Cisgender women who used the hormonal birth control shot depot medroxyprogesterone acetate (DMPA, Depo Provera) had a significantly lower risk of gonorrhea and chlamydia infections compared to women who used a hormonal implant or a copper intrauterine device (IUD) for contraception, according to a follow-up analysis of the Evidence for Contraceptive Options and HIV Outcomes (ECHO) trial presented at IAS 2019, the 10th International AIDS Society (IAS) Conference on HIV Science.
Specifically, DMPA was associated with a 30% lower risk of gonorrhea infection compared to the IUD, and a 20% lower risk of chlamydia infection compared to the implant.
"I can't wrap my head around [this result]," said Carl Dieffenbach, Ph.D., director of the Division of AIDS at the National Institute of Allergy and Infectious Diseases (NIAID). "What does that mean? Does that mean DMPA is a little bit protective? ... Are the hormones causing some immune change? We just don't know."
These findings are significant because, until now, there had been no randomized clinical trials to capture the relationship between sexually transmitted infection (STI) risk and contraception, explained Jennifer Deese, Ph.D., M.P.H., with FHI 360, who presented the data at IAS 2019. Deese and her coauthors also found that STI prevalence was significantly higher among young women 16 to 24 years old compared to women 25 to 35. Although women were tested and offered treatment at baseline visits, STI incidence remained high at the end of the study.
The authors used two different analytical methods (intention to treat and behavioral analysis unit) to gauge the link between DMPA and STI incidence and found their results didn't change, The authors concluded that DMPA users "may have a lower risk of [gonorrhea] compared to copper IUD users and of [chlamydia] compared to LNG implant users."
This follow-up analysis is particularly striking when compared against the topline results from the ECHO trial, which found a slightly elevated rate of HIV infection among women using DMPA. That finding was not statistically significant, with researchers ultimately concluding there was no meaningful difference in the rate of HIV infection between the three contraceptive methods.
These results, which were published in The Lancet last month, offered new evidence that it's safe for women to continue using DMPA, which is widely used in Africa. For decades, the contraceptive method had been subject to suspicion that it might increase a woman's likelihood of contracting HIV, because of the results from several observational studies.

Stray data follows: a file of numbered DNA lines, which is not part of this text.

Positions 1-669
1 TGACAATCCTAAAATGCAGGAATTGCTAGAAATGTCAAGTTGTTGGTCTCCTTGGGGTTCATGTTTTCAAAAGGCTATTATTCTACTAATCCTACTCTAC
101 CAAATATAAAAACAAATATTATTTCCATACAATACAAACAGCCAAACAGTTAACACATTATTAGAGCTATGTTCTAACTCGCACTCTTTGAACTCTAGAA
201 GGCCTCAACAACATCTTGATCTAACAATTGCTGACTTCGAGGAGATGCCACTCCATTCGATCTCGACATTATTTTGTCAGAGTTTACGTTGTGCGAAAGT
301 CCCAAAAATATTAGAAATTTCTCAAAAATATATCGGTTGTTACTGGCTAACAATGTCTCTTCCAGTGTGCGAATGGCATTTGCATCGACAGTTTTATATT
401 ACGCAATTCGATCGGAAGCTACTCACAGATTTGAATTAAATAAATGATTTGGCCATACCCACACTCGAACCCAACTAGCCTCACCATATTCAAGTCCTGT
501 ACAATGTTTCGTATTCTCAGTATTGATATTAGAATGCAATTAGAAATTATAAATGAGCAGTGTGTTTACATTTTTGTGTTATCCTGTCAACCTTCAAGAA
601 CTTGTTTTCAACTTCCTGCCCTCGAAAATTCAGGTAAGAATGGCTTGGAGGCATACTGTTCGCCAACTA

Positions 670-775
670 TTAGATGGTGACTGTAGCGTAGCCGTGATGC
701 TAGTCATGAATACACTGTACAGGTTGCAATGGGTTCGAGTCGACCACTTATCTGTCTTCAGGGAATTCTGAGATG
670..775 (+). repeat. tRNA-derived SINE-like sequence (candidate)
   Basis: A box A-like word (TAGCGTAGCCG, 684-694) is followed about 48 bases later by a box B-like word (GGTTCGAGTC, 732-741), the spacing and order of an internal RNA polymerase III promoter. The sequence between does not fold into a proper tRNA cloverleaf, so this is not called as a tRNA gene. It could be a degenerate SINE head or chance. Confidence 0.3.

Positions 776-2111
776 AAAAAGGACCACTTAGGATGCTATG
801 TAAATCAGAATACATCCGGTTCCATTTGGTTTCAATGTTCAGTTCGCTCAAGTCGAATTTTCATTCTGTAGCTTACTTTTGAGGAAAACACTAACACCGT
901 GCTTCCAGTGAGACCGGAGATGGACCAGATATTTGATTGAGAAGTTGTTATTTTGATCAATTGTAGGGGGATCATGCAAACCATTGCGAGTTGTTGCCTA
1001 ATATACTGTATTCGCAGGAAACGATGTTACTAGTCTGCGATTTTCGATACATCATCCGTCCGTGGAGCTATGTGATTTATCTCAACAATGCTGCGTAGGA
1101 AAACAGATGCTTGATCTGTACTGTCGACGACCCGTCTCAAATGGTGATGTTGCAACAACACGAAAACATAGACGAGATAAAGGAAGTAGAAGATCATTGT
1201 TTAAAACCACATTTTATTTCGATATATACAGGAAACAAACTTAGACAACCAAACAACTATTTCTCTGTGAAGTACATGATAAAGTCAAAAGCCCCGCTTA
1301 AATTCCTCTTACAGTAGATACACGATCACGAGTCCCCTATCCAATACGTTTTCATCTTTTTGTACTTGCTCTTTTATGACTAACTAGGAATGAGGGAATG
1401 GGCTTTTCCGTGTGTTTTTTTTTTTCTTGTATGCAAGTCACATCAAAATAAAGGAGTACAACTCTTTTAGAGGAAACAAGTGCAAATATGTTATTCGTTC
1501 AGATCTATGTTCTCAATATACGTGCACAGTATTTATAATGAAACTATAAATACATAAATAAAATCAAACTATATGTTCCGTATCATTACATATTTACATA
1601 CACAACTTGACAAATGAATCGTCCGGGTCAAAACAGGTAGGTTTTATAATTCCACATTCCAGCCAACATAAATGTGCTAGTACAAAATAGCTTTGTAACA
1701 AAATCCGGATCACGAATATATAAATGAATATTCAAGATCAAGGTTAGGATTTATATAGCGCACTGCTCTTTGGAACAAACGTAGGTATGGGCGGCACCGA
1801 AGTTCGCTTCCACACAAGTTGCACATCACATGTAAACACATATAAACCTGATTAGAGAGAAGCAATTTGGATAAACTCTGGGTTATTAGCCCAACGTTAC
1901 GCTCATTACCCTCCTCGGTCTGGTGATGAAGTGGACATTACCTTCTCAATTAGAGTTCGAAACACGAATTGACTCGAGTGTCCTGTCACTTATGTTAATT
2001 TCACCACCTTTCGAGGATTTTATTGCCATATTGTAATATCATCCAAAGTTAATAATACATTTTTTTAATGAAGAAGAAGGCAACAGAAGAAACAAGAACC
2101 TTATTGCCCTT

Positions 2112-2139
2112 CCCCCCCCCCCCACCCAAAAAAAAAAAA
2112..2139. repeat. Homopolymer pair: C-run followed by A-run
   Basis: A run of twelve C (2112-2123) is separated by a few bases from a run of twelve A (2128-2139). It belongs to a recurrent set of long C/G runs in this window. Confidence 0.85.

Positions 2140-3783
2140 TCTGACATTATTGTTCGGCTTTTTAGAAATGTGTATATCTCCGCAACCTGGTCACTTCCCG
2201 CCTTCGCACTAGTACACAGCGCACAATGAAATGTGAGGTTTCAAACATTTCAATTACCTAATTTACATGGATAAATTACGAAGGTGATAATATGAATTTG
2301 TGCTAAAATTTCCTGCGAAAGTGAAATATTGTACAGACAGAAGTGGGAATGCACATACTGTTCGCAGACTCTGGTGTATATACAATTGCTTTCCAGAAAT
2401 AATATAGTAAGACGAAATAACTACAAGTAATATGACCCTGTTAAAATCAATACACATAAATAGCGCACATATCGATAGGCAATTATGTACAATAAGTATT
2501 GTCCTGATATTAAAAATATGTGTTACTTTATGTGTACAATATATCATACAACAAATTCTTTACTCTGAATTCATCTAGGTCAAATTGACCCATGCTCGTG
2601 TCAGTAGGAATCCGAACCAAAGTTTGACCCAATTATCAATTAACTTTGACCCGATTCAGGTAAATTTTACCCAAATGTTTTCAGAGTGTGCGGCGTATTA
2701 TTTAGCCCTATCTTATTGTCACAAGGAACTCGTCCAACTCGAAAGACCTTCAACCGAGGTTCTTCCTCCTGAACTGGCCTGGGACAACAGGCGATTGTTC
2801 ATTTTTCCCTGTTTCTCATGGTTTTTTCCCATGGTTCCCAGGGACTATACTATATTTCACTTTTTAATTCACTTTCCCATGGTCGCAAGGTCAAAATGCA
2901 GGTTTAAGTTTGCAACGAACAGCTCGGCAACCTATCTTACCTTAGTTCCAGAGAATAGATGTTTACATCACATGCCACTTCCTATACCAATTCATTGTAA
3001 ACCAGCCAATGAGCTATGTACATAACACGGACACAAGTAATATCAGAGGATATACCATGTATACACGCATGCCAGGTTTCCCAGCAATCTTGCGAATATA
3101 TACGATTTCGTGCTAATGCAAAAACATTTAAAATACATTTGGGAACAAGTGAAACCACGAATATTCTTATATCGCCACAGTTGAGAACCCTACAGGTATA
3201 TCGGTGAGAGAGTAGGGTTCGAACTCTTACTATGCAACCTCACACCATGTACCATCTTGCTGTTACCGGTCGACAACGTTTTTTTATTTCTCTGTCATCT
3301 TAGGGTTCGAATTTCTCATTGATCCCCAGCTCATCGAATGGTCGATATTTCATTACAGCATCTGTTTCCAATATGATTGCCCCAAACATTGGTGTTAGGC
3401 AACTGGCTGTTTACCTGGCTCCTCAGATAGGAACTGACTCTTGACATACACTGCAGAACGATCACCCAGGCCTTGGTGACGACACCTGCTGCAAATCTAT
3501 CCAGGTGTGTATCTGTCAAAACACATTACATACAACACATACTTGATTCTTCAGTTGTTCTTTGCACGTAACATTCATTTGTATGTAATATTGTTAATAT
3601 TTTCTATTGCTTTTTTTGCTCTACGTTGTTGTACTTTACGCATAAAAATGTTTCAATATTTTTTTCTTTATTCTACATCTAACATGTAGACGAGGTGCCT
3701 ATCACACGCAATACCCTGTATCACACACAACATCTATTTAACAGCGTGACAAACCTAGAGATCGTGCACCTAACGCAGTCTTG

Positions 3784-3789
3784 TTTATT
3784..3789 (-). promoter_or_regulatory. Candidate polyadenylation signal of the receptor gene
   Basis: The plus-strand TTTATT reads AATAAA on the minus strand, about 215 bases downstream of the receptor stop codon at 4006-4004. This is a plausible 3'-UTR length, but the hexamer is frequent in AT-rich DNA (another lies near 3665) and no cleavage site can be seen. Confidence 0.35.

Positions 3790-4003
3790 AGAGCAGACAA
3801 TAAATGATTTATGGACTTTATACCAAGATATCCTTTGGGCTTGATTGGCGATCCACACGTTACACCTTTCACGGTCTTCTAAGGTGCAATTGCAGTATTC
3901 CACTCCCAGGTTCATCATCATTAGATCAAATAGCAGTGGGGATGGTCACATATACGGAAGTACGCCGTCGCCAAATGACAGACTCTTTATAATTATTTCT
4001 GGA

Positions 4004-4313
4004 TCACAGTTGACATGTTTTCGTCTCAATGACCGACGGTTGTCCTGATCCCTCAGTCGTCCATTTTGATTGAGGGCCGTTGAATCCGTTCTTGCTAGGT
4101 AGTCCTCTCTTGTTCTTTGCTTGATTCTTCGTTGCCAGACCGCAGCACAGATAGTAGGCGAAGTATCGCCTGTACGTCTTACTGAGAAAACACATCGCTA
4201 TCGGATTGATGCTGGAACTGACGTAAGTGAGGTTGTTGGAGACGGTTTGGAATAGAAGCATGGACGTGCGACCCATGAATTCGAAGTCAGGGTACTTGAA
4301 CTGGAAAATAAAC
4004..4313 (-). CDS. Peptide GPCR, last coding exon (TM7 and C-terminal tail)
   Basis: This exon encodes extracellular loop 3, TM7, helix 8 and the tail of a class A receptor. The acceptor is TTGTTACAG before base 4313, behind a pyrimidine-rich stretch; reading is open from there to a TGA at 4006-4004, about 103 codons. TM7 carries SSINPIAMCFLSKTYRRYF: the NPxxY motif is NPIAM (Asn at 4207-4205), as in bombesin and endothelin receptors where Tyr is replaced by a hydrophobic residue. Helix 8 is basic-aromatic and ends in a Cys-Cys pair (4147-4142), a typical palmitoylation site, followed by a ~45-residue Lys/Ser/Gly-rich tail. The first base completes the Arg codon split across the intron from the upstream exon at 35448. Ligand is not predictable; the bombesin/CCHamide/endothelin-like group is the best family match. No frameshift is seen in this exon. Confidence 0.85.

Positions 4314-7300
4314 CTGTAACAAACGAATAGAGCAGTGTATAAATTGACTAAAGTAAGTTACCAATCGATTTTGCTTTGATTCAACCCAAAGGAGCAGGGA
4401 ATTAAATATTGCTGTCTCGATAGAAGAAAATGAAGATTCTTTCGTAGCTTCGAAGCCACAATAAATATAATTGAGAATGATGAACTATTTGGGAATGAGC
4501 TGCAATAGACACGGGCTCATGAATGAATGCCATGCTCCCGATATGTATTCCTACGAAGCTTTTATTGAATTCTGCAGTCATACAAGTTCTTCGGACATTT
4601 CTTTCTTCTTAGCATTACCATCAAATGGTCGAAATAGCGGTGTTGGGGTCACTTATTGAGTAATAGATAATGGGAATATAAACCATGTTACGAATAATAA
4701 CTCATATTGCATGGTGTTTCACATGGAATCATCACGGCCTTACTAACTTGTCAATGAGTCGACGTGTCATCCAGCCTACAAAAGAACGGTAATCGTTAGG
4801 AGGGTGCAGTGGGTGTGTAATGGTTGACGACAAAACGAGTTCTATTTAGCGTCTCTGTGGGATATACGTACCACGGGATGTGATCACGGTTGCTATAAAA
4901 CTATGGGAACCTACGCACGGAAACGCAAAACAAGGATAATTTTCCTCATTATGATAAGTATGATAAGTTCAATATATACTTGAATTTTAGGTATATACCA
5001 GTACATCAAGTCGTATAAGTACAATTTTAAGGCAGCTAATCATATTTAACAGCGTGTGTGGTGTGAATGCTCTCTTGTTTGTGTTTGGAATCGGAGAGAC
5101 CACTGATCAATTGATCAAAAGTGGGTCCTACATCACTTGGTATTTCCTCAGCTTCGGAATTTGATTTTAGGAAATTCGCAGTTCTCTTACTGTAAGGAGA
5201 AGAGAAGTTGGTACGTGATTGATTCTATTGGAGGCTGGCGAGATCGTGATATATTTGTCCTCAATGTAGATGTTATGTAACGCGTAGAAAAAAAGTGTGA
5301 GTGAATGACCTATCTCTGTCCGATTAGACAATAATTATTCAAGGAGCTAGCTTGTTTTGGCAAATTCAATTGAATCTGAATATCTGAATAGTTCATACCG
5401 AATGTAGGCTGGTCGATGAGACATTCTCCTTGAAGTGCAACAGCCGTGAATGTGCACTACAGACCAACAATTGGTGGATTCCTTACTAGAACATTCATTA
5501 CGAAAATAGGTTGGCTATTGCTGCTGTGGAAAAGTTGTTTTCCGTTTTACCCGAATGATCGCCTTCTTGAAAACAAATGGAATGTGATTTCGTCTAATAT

But ECHO was also a sobering reminder of the high rate of HIV infection among young women in the four African countries that were included in the study -- eSwatini, Kenya, South Africa, and Zambia.
A follow-up analysis presented at IAS expanded on the HIV infection rate in South Africa specifically, where a "major proportion" of all HIV transmission in the trial took place, according to Thesla Palanee-Phillips, Mmed Sci, Ph.D., with Wits Reproductive Health and HIV Institute in South Africa.
The 345 people newly diagnosed with HIV reported from South African sites translates to an incidence rate of 4.5% per 100 woman-years of follow-up. At one site, the incidence rate reached 6.8 per 100 woman-years.
At the end of the trial, the factors that predicted risk included whether a woman had an STI at study baseline and her age, with younger women at far greater risk.
"The take-home message," said Palanee-Phillips, is that "women are still at extremely high risk for HIV infection. We need more integration of PrEP delivery."
PrEP was also the subject of yet another follow-up analysis of the ECHO study presented at IAS 2019. That analysis, according to study presenter Ivana Beesham, DOH, MB BCh, with the University of Witwatersrand, South Africa, supports the integration of PrEP into HIV prevention trials.
As PrEP guidance was updated throughout the course of the ECHO trial, study coordinators adapted the study to offer PrEP to the women enrolled. About half of the study participants (3,626 women) were still enrolled in the trial when PrEP became available in their countries. Of those women, 17% (622) opted for PrEP, Beesham's analysis found.
"In ECHO, HIV incidence was high," said Beesham. "We must provide state-of-the-art HIV prevention, integrated with quality contraception. Women should be able to choose which HIV prevention options they want to use."